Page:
US's 'Cyberwar' Strategy: Making The Public Less Secure In The Name Of 'Security'
from the adding-up-wrongs-to-make-a-right dept
The US government seems to be responding to “cyber Pearl Harbor” by heading out on bombing runs of its own. All the concern for the safety of the American public displayed in Congress during the CISPA push seems to have been nothing more than the empty words we expect from our representatives. Americans and American companies are now being caught in the crossfire — some of it “friendly.”
The US government is waging electronic warfare on a vast scale — so large that it’s causing a seismic shift in the unregulated grey markets where hackers and criminals buy and sell security exploits, Reuters reports.
Former White House cybersecurity advisors Howard Schmidt and Richard Clarke say this move to “offensive” cybersecurity has left US companies and average citizens vulnerable, because it relies on the government collecting and exploiting critical vulnerabilities that have not been revealed to software vendors or the public.
“If the US government knows of a vulnerability that can be exploited, under normal circumstances, its first obligation is to tell US users,” Clarke told Reuters. “There is supposed to be some mechanism for deciding how they use the information, for offense or defense. But there isn’t.”
I’m not sure how increasing user vulnerability helps win a cyberwar, but no doubt any home team casualties will be written off as sacrifices for the greater good. Even more troubling than the government’s willingness to sacrifice security for security (??) is the fact that it’s unwilling to share this information. What good are those provisions in CISPA and President Obama’s recent cybersecurity executive order about the government sharing cybersecurity info with companies, if the government hoards the information for their own hacking purposes? More details from the Reuters report.
Top U.S. officials told Congress this year that poor Internet security has surpassed terrorism to become the single greatest threat to the country and that better information-sharing on risks is crucial. Yet neither of the two major U.S. initiatives under way – sweeping cybersecurity legislation being weighed by Congress and President Barack Obama’s February executive order on the subject – asks defense and intelligence agencies to spread what they know about vulnerabilities to help the private sector defend itself.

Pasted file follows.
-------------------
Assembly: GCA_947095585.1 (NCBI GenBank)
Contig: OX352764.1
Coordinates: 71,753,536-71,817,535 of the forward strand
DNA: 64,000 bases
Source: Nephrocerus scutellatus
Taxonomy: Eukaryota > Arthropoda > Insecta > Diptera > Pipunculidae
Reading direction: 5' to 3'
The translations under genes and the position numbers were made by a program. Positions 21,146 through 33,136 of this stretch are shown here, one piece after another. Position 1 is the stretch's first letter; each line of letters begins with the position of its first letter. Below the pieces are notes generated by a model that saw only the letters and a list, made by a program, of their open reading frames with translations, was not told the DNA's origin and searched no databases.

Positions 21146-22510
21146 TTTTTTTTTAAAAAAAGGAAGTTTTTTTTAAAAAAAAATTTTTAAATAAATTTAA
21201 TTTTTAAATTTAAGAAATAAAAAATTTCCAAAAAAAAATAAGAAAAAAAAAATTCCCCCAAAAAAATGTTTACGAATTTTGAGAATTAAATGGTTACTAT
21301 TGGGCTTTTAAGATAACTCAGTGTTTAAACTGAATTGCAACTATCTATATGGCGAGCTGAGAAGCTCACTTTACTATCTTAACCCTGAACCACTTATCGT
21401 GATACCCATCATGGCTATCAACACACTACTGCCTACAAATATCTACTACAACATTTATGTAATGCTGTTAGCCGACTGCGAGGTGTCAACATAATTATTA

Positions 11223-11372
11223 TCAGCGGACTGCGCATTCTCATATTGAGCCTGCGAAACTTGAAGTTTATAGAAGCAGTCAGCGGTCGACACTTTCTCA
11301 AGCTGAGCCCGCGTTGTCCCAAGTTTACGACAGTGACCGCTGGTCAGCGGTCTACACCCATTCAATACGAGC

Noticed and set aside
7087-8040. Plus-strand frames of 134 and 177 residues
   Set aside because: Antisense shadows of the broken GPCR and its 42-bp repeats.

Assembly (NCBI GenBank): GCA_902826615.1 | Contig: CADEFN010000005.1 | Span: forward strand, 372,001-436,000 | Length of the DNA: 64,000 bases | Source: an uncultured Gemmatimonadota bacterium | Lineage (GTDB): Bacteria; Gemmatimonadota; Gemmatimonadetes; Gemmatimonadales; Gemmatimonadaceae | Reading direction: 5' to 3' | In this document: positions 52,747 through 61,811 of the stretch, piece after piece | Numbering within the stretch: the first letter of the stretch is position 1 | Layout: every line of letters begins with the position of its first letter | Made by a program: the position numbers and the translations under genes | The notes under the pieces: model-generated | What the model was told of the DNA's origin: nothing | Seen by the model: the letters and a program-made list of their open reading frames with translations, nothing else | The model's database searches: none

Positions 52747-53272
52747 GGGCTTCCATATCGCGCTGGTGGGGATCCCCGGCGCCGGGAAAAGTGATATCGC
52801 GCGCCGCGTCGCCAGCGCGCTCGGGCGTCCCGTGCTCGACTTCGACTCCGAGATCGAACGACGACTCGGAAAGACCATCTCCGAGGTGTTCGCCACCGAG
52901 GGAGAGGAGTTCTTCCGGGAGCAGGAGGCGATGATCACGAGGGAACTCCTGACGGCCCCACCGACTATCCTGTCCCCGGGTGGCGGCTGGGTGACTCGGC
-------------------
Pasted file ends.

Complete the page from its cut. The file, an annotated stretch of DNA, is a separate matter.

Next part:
When a U.S. agency knows about a vulnerability and does not warn the public, there can be unintended consequences. If malign forces purchase information about or independently discover the same hole, they can use it to cause damage or to launch spying or fraud campaigns before a company like Microsoft has time to develop a patch. Moreover, when the U.S. launches a program containing an exploit, it can be detected and quickly duplicated for use against U.S. interests before any public warning or patch.
Is it any surprise the public distrusts the government? It claims to be fighting a cyberwar in order to make us more secure and yet, when it goes on the attack, it values its own secretive efforts over the security of the public.
As the government purchases more of these exploits to help fight its cyberwar, the lines on the battlefield are continuously redrawn and obscured. Buying exploits from independent hackers leaves them free to sell to other high bidding countries when not using the exploits themselves. This arms race also creates a perverse set of incentives. As the demand for new exploits increases, security companies and contractors that used to release information to those affected are now keeping their discoveries to themselves to preserve “market value.”
The Reuters report also notes that this new breed of security contractor is offering up, among other things, keys to criminal botnets. Endgame, a heavily funded tech startup with close ties to the intelligence community, is more than willing to hand over control of thousands of zombie computers for the right price.
Some of Endgame’s activities came to light in purloined emails published by hackers acting under the banner Anonymous. In what appear to be marketing slides, the company touted zero-day subscriptions as well as lists of exactly which computers overseas belonged to specific criminal “botnets” – networks of compromised machines that can be mobilized for various purposes, including stealing financial passwords and knocking websites offline with traffic attacks.
The point was not to disinfect the botnet’s computers or warn the owners. Instead, Endgame’s customers in the intelligence agencies wanted to harvest data from those machines directly or maintain the ability to issue new commands to large segments of the networks, three people close to the company told Reuters.
So, we’re engaged in a cyberwar that’s going to help us by hurting us, is that it? I understand that no one wants to be outgunned when facing the enemy, but what’s being detailed here looks like a whole lot of collateral damage in the pursuit of unattainable goals. The same exploits will be used on both sides of the battle, and with end users and the companies they rely on being cut out of the loop, it will be the civilians who fare the poorest. We’ll just be asked to pretend the government’s saving us from something even worse.